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Fulton's story

In the mid-1960s, Fulton and his older brother were sent by their father to a Salvation Army boys’ home in southern New South Wales.

‘I just remember, one day my mum’s not around. My parents separated I think when I was four years old. And then next thing I know I’m bundled off to my aunty’s place … and then I’m in the car driving down to [the home].

‘Once I went inside, we were taken to a room, and it had all these boxes around the walls … and your toys went into a box. And I never saw them after that … your teddy bears and stuff, that was the last you saw of them. Never had toys.’

Fulton said the home was a very regimented place where kids were not allowed to be kids.

‘Lots of time by yourself in rooms. Lots of isolation. Being forced to eat foods that you disliked, and vomiting. And then being forced to eat that. That’s a memory.

‘When you see pictures of me at that age … I was very emaciated. I was skin and bone. Absolute skin and bone.’

There was physical abuse in the home too, particularly from one staff member, a man Fulton described as ‘very cruel’.

‘I recall just being constantly beaten, smacked … in front of the other boys and in isolation as well.’

Fulton remembered one day when he was taken out of the line for the showers and put over the man’s lap. ‘At one point, it must have just been too much, I actually urinated over him. He got up, yelled abuse … I don’t recall what happened after that. Might have been knocked out or something, I don’t know.’

‘Looking at my children the same age, I can’t imagine a big strong bloke …’

Fulton is still unable to discuss his worst experiences in the home. ‘I do recall being preyed on by the older boys in the toilets, asking me to … I don’t talk about this, I find it very hard to get the words out.

‘Just helpless, at that age. A 16-year-old boy’s quite big when you’re only seven. I lived that all through my school life and high school life. Fear.’

With their constant supervision of the boys, Fulton said he’d be very surprised if the staff didn’t know that he was being sexually abused.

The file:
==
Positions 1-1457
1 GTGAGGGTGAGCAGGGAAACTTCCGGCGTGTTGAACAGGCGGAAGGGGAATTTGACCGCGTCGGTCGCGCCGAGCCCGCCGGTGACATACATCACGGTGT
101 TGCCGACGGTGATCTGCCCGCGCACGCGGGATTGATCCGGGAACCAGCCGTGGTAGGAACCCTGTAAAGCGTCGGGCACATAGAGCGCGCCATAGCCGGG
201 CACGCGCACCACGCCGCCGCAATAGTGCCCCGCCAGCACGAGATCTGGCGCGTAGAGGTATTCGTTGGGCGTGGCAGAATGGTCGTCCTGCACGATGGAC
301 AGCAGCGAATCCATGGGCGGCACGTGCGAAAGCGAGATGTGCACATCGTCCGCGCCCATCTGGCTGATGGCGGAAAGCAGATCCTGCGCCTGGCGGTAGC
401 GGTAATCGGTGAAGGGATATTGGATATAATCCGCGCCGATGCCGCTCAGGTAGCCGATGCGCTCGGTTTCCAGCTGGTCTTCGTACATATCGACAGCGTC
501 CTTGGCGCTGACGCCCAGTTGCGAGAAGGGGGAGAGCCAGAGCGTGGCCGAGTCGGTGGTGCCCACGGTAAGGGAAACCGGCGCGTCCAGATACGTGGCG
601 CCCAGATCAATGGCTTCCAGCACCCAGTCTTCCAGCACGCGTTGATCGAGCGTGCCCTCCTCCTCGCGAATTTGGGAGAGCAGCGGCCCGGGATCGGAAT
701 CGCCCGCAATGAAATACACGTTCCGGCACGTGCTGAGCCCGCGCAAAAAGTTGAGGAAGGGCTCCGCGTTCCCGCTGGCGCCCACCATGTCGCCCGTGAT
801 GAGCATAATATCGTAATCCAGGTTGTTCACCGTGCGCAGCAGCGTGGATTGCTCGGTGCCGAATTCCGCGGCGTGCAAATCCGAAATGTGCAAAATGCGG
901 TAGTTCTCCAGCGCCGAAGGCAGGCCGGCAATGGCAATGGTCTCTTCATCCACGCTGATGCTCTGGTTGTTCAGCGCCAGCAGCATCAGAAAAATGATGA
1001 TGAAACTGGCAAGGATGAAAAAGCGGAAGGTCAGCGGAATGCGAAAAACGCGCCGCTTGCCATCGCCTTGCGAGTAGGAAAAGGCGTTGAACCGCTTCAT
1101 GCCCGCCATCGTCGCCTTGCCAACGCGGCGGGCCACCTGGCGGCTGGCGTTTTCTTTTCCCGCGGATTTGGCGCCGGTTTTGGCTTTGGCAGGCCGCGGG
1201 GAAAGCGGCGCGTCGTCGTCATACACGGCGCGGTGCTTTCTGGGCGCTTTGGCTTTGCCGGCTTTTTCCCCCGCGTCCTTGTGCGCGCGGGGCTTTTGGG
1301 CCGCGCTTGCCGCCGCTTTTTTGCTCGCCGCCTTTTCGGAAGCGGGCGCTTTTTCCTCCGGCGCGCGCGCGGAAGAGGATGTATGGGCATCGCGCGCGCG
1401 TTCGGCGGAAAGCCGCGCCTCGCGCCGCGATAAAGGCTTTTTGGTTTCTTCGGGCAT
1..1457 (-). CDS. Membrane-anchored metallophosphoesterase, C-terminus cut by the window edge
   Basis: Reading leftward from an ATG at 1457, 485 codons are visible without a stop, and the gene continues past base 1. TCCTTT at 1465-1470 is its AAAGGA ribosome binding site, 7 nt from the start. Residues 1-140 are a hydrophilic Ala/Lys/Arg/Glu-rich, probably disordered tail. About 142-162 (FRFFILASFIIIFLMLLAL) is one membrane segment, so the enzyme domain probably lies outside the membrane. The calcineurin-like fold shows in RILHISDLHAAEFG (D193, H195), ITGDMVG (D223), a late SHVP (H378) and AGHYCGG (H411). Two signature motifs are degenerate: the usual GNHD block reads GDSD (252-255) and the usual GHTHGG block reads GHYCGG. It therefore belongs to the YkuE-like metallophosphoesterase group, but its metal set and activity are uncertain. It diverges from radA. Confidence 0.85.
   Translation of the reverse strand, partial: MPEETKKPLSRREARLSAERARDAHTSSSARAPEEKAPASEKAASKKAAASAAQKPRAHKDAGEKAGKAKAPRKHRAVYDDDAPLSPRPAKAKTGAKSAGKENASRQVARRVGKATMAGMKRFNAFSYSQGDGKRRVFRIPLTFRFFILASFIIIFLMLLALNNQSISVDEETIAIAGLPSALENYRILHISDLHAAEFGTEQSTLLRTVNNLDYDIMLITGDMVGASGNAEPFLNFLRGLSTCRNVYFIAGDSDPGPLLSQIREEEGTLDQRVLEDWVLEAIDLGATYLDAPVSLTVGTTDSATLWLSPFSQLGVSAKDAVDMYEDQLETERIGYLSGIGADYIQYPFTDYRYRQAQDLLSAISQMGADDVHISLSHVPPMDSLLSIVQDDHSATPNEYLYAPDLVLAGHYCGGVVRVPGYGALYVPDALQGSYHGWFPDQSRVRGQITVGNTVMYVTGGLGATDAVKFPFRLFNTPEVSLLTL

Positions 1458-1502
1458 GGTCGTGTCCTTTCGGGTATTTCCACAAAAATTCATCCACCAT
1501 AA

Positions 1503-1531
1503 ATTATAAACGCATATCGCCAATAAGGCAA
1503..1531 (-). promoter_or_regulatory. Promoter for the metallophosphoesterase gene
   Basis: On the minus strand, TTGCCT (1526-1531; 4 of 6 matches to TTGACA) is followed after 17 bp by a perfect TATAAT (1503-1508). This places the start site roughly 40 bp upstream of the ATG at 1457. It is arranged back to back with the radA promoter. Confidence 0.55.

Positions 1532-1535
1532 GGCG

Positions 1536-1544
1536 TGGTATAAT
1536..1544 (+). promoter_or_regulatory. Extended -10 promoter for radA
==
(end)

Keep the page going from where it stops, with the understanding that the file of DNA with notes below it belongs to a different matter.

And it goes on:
He couldn’t report it to a welfare agency because they never did an inspection, and he also wasn’t able to tell his father. ‘It just goes back to the days where children didn’t speak up. Doesn’t matter where – even in the family home – children didn’t speak up. And rarely would you be believed.’

When his father remarried in the early 1970s, Fulton was reunited with his family. He said he never spoke about the abuse to anyone. ‘How did I cope? I don’t think I coped very well at all.

‘Once I became a teenager … up until only recently, there’s probably not a day goes by where I haven’t wanted to take my own life.’

He spoke of feelings of ‘worthlessness’, of not being worthy of love. ‘I have absolutely no self-esteem’, he said.

In his early 30s, Fulton joined the armed forces. A few years later he got married and had children. ‘I found it hard to be a parent, a good parent. I did the best I could but I didn’t connect with my children, still haven’t.

‘You need role models, you need to learn to be a good parent by looking at your parents. And those years are quite defining years at that early age … so I haven’t got over the fact that I didn’t have that, I didn’t have that early love and nurturing.’

After many years of trying to deal with the memories and impact of the sexual abuse, Fulton realised he could no longer do it alone. ‘I actually identified that I wasn’t very well in the head in 2011, so once my marriage fell apart, I went to the doctor at work and I said, “That’s it, I need to go on medication”. Best thing I ever did.

‘I’m getting the help I need.’

And although he finds it too painful to talk about in detail, Fulton wanted his story to be included in the work of the Royal Commission. He recommended that children in care should be separated by age group, so the youngest and most vulnerable can be better protected.

He’s never reported the abuse to police nor sought compensation. When asked if he’d be interested Fulton said he wanted ‘an apology, first and foremost. If there’s financial compensation … I suppose it’d give closure. An apology and compensation would close the chapter’.

When he spoke to the Commissioner, Fulton was starting a new chapter. ‘I’m at the age of 52 and I’ve found love. It’s wonderful.’

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